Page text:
When it comes down to body language, you need to have a couple of things in mind: posture, gestures and mimics.
Balanced posture and directed move on stage is very important. However, this is the topic of another post: 6. Moving purposefully on the stage. It is important to keep an open posture (open arms, feet and chest) and project confidence, as well as to maintain a proper level of dynamics – do your best to catch that thin balance between transferring your positive energy to the audience, and distracting them (or even making them nervous) with too much energy.
// ADD PICS FOR OPEN POSTURE
Gestures are used to underline what the speaker is saying (in the same way that we would use exclamation mark or question mark in writing) and to highlight the most important points. They are important in attracting attention to the speaker, but even more, attracting attention to the points said.
There are a few things to be aware of with our gestures:
- try to observe or film to catch if you have any repetitive gestures (or ask someone for feedback) – they can be very distractive for the audience
- be natural! gestures should follow the flow of your speech, and fit into the natural way you move your arms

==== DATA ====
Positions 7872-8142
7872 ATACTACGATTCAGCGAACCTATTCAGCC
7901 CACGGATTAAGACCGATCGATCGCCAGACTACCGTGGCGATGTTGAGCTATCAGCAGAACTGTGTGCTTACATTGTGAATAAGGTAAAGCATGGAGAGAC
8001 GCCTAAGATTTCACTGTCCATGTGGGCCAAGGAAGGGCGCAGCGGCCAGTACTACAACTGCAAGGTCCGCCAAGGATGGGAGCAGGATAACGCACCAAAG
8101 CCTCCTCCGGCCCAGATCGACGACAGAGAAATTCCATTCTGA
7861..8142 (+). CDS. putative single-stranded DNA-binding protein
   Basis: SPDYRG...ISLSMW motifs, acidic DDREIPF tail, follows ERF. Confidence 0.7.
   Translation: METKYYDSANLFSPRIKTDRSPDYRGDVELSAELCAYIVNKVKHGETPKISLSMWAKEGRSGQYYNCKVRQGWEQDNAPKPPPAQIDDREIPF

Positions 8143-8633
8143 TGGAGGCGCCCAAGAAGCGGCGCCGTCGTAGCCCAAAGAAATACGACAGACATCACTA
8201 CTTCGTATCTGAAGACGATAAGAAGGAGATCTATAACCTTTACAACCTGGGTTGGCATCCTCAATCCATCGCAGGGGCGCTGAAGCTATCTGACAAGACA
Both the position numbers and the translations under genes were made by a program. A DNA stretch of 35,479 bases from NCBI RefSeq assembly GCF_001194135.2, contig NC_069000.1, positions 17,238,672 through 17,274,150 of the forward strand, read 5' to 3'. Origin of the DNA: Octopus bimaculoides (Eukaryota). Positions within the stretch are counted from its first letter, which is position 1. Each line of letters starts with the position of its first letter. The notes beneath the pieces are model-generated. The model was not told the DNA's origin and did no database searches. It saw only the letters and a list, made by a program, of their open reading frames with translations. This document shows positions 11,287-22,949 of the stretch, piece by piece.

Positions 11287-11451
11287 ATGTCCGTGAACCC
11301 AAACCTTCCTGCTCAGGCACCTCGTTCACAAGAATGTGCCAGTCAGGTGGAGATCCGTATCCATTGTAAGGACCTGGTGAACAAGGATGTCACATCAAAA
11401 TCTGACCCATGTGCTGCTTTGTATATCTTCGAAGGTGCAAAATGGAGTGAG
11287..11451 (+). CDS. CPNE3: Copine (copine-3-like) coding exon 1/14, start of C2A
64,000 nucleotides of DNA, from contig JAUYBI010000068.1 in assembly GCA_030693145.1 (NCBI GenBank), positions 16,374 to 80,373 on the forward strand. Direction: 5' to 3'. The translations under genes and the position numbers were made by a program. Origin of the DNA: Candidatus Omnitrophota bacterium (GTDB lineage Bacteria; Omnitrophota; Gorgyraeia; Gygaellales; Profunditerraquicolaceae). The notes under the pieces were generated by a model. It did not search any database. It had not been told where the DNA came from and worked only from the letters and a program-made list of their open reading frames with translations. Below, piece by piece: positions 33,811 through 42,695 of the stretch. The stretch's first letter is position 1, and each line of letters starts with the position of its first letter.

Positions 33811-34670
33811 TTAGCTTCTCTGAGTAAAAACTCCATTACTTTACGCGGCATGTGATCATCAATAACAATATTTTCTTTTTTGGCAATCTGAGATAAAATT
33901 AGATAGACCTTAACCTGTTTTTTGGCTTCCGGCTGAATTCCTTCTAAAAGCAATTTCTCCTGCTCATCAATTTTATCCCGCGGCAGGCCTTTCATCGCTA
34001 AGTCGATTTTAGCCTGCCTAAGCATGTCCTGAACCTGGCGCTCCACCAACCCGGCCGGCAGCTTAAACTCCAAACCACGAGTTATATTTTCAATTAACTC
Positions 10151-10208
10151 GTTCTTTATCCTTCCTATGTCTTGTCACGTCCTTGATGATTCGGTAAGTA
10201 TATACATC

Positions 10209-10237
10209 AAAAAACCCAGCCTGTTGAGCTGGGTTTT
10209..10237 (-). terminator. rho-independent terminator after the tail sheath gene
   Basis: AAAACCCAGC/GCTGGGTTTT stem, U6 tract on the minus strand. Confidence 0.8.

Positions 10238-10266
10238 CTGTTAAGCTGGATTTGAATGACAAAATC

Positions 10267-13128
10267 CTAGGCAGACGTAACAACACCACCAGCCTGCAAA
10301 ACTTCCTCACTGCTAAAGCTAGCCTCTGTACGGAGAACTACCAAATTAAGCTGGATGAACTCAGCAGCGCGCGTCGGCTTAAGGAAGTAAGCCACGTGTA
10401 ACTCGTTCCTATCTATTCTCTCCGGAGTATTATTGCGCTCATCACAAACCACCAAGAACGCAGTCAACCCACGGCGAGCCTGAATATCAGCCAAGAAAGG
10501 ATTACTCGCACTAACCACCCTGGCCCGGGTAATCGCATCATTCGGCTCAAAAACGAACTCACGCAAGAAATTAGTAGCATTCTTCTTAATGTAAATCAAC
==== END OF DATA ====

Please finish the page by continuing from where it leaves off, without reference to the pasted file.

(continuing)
- use memorable moves to underline crucial parts of your presentation // EXAMPLE
- adapt size of the gestures to the size of the audience/room
- be aware of intercultural differences – don’t use any potentially offensive gestures, or assume that everyone knows the meaning of some sign
Mimics (facial expressions)
The only important thing about mimics is that your facial expressions need to match your speech. Whether you are saying something sad, horrifying or shocking, reflect that on your face. Most important is to be natural and congruent, aligning facial expressions with the message. If you would like to see a good example of how NOT to use body language (otherwise might come at cost of your credibility ) and how NOT to be congruent, think Ace Ventura. Or Austin Powers.
Or perhaps this example might help you realize just how expressive mimics can be: